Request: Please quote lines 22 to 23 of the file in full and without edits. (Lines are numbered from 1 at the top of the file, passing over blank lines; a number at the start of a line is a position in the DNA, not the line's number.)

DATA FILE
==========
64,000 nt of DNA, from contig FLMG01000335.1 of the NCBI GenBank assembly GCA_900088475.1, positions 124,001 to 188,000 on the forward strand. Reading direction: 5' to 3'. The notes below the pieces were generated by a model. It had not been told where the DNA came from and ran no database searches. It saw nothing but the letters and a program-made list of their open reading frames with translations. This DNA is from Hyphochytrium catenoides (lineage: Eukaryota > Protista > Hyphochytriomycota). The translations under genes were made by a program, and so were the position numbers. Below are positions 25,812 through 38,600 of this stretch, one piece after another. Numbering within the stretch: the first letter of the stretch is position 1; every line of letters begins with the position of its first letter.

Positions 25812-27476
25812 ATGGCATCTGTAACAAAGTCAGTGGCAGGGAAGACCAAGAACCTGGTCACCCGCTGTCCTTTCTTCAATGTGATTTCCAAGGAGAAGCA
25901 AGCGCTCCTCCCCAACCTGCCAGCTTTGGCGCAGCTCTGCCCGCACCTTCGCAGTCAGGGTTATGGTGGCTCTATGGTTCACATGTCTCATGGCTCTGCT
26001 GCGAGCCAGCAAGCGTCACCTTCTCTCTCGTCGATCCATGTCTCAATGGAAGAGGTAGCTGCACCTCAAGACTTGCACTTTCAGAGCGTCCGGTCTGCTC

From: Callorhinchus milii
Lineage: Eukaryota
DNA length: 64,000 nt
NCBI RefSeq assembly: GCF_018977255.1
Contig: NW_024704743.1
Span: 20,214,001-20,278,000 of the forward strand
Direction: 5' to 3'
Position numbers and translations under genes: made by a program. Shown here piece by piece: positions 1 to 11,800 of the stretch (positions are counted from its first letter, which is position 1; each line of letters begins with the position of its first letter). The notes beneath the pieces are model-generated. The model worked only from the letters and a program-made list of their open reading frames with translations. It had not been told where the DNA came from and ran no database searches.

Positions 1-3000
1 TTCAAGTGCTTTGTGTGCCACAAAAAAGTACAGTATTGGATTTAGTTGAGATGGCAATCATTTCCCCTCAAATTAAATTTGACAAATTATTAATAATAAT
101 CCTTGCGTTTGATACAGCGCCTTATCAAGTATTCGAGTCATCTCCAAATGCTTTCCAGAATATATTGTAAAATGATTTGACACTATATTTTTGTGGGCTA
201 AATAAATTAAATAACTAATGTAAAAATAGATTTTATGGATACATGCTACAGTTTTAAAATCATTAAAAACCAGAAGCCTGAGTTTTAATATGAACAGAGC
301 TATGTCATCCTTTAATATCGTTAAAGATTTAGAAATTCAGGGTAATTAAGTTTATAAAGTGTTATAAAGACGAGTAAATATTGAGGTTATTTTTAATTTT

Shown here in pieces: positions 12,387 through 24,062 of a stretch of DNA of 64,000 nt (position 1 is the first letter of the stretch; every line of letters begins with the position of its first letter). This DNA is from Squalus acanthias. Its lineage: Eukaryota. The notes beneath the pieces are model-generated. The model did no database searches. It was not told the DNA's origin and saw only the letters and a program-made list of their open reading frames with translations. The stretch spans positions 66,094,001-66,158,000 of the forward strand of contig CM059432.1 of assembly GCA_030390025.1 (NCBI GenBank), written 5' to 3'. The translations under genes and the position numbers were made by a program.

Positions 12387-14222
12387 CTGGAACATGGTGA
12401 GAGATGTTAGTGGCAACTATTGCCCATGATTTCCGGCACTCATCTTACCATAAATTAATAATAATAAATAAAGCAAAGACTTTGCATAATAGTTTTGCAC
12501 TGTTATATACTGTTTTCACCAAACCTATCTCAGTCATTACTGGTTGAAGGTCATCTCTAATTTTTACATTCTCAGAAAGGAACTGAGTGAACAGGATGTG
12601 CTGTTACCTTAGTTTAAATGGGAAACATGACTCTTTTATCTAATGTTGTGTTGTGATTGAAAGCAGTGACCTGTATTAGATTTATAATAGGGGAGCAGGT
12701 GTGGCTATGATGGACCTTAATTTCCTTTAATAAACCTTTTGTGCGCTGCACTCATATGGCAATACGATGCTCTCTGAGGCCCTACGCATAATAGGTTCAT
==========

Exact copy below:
12401 GAGATGTTAGTGGCAACTATTGCCCATGATTTCCGGCACTCATCTTACCATAAATTAATAATAATAAATAAAGCAAAGACTTTGCATAATAGTTTTGCAC
12501 TGTTATATACTGTTTTCACCAAACCTATCTCAGTCATTACTGGTTGAAGGTCATCTCTAATTTTTACATTCTCAGAAAGGAACTGAGTGAACAGGATGTG